The cup was a drinking vessel made of pottery or various metals such as gold, silver, or bronze. During biblical times cups came in two different forms. Some resembled their modern counterparts. However most ancient cups were shallow bowls which were produced in a multitude of sizes. They also could be used in divination (Genesis 44:5). In addition, the term cup was used to designate the receptacles for holding lamps on the lampstand of the tabernacle (Exodus 25:31-35 NAS).
In the Bible the word “cup” frequently is used in a figurative sense. The contents of the cup are accentuated, since symbolically God serves the drink. Thus the cup might represent blessings or prosperity for a righteous person (Psalms 16:5;
Psalms 116:13). Likewise, it portrayed the totality of divine judgment on the wicked (Psalms 11:6;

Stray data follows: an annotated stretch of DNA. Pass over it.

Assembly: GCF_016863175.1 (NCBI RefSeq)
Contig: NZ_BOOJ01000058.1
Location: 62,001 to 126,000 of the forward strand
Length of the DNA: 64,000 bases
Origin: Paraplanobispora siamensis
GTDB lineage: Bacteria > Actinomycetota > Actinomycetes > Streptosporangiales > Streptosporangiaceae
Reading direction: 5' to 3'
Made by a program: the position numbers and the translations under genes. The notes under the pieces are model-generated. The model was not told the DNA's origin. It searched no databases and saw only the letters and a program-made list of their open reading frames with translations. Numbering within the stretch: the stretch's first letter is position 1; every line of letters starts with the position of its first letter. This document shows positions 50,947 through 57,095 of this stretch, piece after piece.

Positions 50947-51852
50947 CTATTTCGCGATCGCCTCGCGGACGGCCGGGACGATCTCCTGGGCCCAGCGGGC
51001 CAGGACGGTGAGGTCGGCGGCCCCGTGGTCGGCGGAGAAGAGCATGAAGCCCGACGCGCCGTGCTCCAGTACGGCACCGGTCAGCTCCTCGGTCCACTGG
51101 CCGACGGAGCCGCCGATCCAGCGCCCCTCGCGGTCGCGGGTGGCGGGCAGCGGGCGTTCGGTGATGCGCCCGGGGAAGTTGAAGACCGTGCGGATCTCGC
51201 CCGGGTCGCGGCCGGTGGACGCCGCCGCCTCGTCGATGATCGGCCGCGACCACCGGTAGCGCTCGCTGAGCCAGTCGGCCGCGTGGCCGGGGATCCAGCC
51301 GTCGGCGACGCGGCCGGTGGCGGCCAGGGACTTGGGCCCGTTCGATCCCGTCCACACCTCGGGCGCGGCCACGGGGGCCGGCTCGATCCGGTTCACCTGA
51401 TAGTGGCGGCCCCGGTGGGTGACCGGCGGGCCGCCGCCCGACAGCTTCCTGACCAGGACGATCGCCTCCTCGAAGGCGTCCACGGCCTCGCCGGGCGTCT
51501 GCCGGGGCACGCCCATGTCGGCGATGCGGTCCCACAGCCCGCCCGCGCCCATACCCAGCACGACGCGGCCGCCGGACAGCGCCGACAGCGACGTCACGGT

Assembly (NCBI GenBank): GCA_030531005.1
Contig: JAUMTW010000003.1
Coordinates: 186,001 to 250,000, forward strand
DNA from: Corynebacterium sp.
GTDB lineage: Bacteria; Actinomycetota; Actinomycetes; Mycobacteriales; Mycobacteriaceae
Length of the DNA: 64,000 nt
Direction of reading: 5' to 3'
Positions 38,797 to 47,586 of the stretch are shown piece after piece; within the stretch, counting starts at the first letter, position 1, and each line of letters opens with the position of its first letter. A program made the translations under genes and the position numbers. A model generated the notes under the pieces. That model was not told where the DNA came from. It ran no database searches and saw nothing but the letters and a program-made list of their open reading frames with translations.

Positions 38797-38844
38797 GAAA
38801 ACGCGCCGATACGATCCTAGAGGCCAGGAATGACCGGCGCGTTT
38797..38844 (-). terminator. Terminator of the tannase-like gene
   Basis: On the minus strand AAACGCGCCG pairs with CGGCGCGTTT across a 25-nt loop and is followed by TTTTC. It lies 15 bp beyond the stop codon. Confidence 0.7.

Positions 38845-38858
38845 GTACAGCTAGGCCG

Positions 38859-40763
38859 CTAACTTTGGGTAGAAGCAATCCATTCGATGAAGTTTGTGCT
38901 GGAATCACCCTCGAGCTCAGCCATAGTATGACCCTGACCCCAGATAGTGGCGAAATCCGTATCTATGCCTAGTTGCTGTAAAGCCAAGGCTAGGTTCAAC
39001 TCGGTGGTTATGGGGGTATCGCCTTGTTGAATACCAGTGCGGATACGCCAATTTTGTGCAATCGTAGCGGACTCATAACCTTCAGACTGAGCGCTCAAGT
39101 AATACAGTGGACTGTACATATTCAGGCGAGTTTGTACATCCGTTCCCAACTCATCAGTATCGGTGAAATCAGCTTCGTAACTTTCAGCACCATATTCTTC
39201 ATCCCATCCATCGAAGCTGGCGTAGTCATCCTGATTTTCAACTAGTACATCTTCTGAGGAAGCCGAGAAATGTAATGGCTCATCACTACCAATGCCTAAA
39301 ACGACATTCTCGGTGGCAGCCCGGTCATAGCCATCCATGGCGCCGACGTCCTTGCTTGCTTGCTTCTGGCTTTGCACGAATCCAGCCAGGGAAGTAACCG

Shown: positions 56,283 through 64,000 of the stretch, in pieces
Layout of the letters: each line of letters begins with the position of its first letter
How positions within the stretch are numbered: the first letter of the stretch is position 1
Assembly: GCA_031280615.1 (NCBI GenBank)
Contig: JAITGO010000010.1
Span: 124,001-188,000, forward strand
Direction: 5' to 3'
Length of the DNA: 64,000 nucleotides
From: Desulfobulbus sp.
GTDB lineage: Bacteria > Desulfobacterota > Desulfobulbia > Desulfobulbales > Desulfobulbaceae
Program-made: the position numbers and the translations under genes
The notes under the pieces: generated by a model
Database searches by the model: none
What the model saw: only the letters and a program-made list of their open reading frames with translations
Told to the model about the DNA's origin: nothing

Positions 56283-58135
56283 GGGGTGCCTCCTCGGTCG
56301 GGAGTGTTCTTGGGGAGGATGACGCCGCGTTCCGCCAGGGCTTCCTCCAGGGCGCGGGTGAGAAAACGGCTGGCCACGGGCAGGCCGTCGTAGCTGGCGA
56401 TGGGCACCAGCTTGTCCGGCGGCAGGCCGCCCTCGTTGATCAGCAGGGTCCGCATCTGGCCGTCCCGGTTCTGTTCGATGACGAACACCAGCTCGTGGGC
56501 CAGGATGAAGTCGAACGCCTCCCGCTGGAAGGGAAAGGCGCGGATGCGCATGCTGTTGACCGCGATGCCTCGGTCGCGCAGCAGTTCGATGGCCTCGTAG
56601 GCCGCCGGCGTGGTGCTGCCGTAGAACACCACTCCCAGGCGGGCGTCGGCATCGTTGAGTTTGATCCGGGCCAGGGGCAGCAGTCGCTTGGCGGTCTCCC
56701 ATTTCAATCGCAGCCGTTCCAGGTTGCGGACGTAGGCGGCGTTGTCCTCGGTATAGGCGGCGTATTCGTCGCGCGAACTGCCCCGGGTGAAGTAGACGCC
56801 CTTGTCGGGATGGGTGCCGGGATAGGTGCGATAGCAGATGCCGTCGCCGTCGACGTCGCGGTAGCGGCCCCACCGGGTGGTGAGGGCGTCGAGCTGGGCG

Isaiah 51:17,Isaiah 51:22;
Revelation 18:6). Jesus voluntarily drank the cup of suffering (Matthew 20:22;
Matthew 26:39,Matthew 26:42;
John 18:11). For Jesus that cup was His death and everything that it involved.
The cup had a prominent place in the liturgy of the Jewish Passover meal, and so, subsequently, in the Lord's Supper. In the Christian ordinance the cup is a symbolic reminder of the atoning death of Jesus (Matthew 26:27-28;
1 Corinthians 11:25-26). See Divination; Lampstand; Lord's Supper; Passover; Pottery.